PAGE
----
View Poll Results: Would setting term limits and wages tied to average wage help motivate congress?

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  • Yes, it would reduce corruption and ensure that congress was more focused on the American people

    14 34.15%
  • No, it would have no effect/it would change things for the worse

    21 51.22%
  • Other (please explain)

    6 14.63%
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Thread: Would setting term limits and wages tied to average wage help motivate congress?

  1. #21
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    Re: Would setting term limits and wages tied to average wage help motivate congress?

    Quote Originally Posted by Viktyr Korimir View Post
    I would agree with pegging their salaries to some objective marker of economic performance, but I absolutely disagree with term limits. I want my government managed by professionals, not an endless parade of rookies that are forced out of office the very moment they start figuring out how to do their jobs.
    Is there any evidence that legislators with many years of experience are better at their job than the rookies? And if so, how much of that is due to seniority rules and back-slapping connections with other "professional" legislators, as opposed to actually writing better legislation?
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    Re: Would setting term limits and wages tied to average wage help motivate congress?

    Quote Originally Posted by radcen View Post
    Seems to me that term limits, by themselves, would make matters worse. If politicians are lured by money and power, term limits would entice them to be even more aggressive to accumulate what they can while they can.
    Unlikely. By limiting the amount of money and power a person can acquire through political office (by reducing the timespan), we're less likely to attract people to office who are only interested in money/power. Outright bribery is not common, it tends to take the form of campaign contributions instead. If congresspeople aren't worried about their reelection campaign because they are term-limited, then the influence of money will be much more limited. Their ability to otherwise line their own pockets is limited, short of blatant bribery.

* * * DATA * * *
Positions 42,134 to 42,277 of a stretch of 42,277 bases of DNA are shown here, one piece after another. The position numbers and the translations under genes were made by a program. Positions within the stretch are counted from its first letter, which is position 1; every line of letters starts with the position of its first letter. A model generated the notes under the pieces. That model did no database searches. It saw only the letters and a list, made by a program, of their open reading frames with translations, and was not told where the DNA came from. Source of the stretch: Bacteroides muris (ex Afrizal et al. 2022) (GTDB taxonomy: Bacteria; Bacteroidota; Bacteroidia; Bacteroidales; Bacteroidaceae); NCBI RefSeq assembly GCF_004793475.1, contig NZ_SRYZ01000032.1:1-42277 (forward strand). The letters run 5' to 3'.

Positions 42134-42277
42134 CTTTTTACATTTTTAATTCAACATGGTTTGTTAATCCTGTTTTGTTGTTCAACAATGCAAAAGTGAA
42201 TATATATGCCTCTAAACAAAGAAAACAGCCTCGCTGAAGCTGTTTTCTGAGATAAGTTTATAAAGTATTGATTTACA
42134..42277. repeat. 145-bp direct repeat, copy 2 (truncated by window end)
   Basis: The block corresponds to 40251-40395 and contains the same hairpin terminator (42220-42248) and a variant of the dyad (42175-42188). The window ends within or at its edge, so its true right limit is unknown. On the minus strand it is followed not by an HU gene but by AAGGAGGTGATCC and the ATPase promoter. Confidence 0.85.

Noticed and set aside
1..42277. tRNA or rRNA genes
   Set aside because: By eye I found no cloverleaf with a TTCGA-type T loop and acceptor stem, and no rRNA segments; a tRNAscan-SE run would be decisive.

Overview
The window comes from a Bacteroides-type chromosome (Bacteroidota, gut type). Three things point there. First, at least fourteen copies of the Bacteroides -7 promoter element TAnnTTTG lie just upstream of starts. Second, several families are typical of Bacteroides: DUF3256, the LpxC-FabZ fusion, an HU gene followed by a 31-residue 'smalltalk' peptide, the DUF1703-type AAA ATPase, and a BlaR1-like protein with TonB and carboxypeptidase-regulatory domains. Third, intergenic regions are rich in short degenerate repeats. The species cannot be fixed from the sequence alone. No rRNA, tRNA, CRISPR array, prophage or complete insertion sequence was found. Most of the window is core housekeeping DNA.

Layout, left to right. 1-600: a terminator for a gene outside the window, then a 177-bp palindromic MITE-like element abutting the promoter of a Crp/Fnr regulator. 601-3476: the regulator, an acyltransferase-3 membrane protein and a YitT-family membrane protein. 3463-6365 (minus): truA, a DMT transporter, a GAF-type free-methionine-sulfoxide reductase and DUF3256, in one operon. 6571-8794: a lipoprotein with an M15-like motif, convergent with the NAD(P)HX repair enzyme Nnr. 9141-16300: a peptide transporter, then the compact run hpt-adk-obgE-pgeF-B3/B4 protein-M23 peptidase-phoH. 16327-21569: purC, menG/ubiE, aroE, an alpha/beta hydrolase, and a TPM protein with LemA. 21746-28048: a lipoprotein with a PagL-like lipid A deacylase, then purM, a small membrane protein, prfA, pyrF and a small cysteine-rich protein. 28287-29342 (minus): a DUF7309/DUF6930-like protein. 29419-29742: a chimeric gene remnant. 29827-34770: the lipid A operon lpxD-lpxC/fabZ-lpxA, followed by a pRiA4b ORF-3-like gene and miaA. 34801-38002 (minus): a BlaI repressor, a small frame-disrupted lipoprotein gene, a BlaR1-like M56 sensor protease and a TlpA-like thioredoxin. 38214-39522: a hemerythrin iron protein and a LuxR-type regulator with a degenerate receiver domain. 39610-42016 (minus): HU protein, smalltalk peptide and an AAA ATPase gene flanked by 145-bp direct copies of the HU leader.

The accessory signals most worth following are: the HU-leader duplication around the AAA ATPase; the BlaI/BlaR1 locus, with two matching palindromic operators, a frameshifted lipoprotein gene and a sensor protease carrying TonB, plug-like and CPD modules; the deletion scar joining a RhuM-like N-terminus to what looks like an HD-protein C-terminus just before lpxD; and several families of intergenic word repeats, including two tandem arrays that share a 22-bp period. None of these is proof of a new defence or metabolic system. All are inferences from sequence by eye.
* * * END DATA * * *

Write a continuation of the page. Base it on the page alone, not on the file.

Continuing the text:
I'm really not concerned with length of office, and I believe citizens should retain the right to vote for whomever they want.
    I don't believe that there are very many irreplaceable people who are serving in our Congress or who have ever served in our Congress. Every district has hundreds or thousands of people who are intelligent, politically knowledgeable, and have a similar ideology to the mainstream voter.

    I think it's the influence of outside money that is the biggest problem and the most easily fixable. Get rid of outside money, and much of the problem goes away. Though I do think that most politicians are corrupted more by power than money... not that the money isn't desirable in its own right, of course.
    Getting rid of outside money is easier said than done...I don't see how it's so "easily fixable" except, incidentally, by eliminating the motivation to contribute all that money to individual politicians in the first place...such as through term limits.
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    Re: Would setting term limits and wages tied to average wage help motivate congress?

    Quote Originally Posted by apdst View Post
    What about the whole, "representation", thing? Where will my constitutional rights be, if my congressman gets laid off?
    don't worry. when he or she is re-hired as an independent contractor with no vacation or benefits, you'll get even more cost effective representation.

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    Re: Would setting term limits and wages tied to average wage help motivate congress?

    Quote Originally Posted by Kandahar View Post
    Term limits would definitely be a good idea for reducing corruption. As for tying their wage increases to median wage increases...meh. I doubt it would have much of an impact.
    Term limits wouldn't reduce corruption. Rather, it would increase it. Politicians who are naive as to how lobbyists influence them would be at greater risk to them. Also, long-term politicians can have a better feel of the pulse of all their constituents, including those who belong to the opposing party.
    Also, we need to legalize recreational drugs and prostitution.

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    Re: Would setting term limits and wages tied to average wage help motivate congress?

    Quote Originally Posted by Kandahar View Post